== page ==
It is the 78th anniversary of the fall of Singapore this year. Talk to any self-declared history buff and you’ll be regaled with breathless re-tellings of ancient tales of the Romans and the Reconnaissance, of Shoguns and Samurais of Japan or even the fabled political intrigue of China’s many colourful dynasties.
But turn the subject to Singapore’s own history and sadly, the interest drops off. There simply hasn’t been as much attention given to our local history.
Perhaps it’s the way we tell our stories, how we structure them, or maybe it’s just that Singapore’s history isn’t as “fantastical” as we may like it to be.
Two New Historic Sites to Explore on the 78th Anniversary of the Fall of Singapore
I was recently at a media preview that unveiled two new sites – the Former View Road Hospital and the Former Admiralty House & Bunker – both of which are part of the annual Battle of Singapore Programme organised by the National Heritage Board (NHB), slated to begin on 8th February in commemoration of the battle and fall of Singapore in 1942.
2020 marks the 78th anniversary of the fall of Singapore to the Japanese, the start of one of the darkest periods in Singapore’s history. Would these lesser-known sites be a powerful enough draw for Singaporeans, and even travellers, to want to know more about our local history?
The Former View Road Hospital sits quietly at the top of a secluded hill, and from the top of an observation deck, you can spot the causeway that links Singapore and Malaysia.
The history of the hospital is a rather interesting one, wearing many hats over the years.
First being constructed by the British in 1941, photographs from the United Kingdom National Archives points to the building being used for accommodations and offices, including a bomb-proof office tucked at the back corner of the grounds.
The building was however only completed in 1945, which suggests that it was the Japanese that took hold and completed the building’s construction during their occupation of Singapore.
NHB’s researchers believe that because of the elevated position of the building, it provided an excellent vantage point for the Japanese to observe their ships as well as pre-empt any potential British attack coming from the Causeway.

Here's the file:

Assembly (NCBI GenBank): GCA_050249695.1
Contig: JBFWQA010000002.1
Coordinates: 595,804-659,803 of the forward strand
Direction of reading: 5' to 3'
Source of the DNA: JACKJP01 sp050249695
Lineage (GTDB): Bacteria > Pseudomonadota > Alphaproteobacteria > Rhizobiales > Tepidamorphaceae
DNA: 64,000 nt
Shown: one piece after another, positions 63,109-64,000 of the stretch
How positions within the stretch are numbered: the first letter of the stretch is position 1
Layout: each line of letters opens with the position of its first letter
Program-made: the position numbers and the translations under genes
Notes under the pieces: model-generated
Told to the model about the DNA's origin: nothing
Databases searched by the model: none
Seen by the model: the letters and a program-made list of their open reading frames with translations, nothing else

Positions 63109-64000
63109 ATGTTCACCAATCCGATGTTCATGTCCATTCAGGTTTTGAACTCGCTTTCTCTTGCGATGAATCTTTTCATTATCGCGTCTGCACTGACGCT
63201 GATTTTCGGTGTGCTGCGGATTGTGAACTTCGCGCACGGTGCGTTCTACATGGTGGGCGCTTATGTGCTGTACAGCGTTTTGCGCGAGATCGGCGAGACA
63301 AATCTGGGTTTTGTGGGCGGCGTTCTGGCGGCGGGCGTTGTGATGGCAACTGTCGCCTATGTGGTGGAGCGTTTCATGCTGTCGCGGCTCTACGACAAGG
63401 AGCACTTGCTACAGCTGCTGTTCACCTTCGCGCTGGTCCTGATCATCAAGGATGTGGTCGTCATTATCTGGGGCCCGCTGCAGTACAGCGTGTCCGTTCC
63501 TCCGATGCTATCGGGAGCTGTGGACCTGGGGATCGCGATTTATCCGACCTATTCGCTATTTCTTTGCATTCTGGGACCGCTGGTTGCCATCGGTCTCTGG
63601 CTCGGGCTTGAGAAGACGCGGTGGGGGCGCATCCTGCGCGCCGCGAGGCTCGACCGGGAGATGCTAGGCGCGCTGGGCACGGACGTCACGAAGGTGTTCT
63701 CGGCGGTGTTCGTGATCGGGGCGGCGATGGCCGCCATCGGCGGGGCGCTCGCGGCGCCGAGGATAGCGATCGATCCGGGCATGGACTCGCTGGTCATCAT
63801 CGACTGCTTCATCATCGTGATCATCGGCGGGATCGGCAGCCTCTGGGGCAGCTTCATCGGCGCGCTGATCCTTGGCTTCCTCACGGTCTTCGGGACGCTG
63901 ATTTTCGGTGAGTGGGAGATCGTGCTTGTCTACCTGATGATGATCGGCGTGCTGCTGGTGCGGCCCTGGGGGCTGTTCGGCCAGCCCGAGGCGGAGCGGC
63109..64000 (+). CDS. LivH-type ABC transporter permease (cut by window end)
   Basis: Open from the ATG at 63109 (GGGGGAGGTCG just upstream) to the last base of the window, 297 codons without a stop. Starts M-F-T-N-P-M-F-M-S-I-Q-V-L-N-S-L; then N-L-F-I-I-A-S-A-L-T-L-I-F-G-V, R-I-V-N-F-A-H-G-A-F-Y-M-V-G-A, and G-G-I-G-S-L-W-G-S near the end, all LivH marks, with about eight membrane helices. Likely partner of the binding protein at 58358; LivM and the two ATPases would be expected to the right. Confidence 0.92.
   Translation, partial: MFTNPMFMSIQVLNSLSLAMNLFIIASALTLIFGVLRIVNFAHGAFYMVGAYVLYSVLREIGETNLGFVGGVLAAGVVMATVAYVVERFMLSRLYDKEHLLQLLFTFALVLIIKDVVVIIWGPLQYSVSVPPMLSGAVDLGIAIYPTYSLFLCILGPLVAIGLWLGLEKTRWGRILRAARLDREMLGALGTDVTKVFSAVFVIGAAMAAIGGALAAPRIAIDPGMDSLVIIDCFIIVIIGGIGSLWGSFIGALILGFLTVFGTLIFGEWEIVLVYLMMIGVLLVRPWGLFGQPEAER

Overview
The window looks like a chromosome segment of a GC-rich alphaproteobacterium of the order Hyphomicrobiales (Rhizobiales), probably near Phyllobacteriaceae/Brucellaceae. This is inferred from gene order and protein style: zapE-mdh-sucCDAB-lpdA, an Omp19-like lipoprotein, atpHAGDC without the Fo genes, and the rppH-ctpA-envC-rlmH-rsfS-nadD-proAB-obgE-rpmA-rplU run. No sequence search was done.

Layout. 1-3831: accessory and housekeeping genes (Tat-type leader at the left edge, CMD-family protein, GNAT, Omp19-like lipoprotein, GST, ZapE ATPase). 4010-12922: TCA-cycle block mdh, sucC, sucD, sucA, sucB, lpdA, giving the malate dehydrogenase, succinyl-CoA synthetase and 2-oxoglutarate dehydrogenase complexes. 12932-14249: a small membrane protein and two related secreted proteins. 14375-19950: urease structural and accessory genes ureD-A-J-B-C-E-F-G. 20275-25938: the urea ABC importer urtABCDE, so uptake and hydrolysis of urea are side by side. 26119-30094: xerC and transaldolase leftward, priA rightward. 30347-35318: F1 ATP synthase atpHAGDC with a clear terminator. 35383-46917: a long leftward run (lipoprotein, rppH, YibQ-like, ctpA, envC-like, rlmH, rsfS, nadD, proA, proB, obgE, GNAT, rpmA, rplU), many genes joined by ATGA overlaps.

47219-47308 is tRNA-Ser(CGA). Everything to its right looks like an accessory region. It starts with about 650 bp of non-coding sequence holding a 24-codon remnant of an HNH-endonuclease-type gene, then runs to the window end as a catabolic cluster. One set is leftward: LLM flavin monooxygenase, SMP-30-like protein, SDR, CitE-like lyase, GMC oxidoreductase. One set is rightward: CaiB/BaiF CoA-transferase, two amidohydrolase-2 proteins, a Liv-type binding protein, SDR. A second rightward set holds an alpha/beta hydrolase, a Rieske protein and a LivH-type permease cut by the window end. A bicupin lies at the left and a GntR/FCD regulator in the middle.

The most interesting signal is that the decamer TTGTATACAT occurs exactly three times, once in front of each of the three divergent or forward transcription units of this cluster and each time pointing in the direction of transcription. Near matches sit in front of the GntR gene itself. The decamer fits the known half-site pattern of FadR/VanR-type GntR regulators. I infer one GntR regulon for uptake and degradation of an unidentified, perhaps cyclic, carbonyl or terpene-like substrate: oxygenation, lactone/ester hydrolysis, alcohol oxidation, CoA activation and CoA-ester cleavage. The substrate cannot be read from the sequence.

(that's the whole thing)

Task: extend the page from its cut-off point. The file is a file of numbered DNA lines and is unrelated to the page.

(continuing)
After the war, the buildings served as accommodations for the Naval Base Police Force from the 1950s to the early 1970s before becoming a branch of the Woodbridge Hospital (now the Institute of Mental Health) until the early 2000s.
The Former Admiralty House was yet another strategic location during World War II, and its positioning followed the medieval tradition where the most important building stood at the highest ground.
Gazetted as a National Monument in 2002, the Former Admiralty House used to accommodate key military commanders that were based in Singapore, as well as serving as the former Singapore Naval Base as part of British attempts to combat the Japanese invasion during the Second World War.
Just outside the grounds of the house is a bunker that was discovered only in 1990.
There is hardly any information on the small underground bunker that barely measures 30sqm. Due to the presence of a squat toilet, researchers conclude that it couldn’t have been the British that built the bunker which could only mean that the Japanese were the ones who constructed it.
While exact information on the usage and purpose of the bunker is not known, the running theory is that it was meant for the Japanese ranking officers that were stationed at the House.
These two new sites are hardly the stars of Singapore’s wartime history; there are plenty of other exhibits, monuments and attractions that play a more prominent role.
Still, I’d recommend going for the tour as a means to observe the 78th anniversary of the fall of Singapore. If anything, it’s a a rare off-the-beaten-path experience you can have here in Singapore, and well worth a look especially if you’re from overseas.
It’s these little-known sites that can give our local history a little more character and mystery. As for their potential to foster the growth of heritage tourism in Singapore – the way, say, the Ombilin Coal Mines do for Indonesia – we shall have to wait and see.
Register here for the Battle of Singapore tours.
Dates: 8, 9, 15, 16, 22, 23 February 2020
Time: 10AM – 11:30AM, 2PM – 3:30PM
All images used in this post copyright of Discoverist.sg.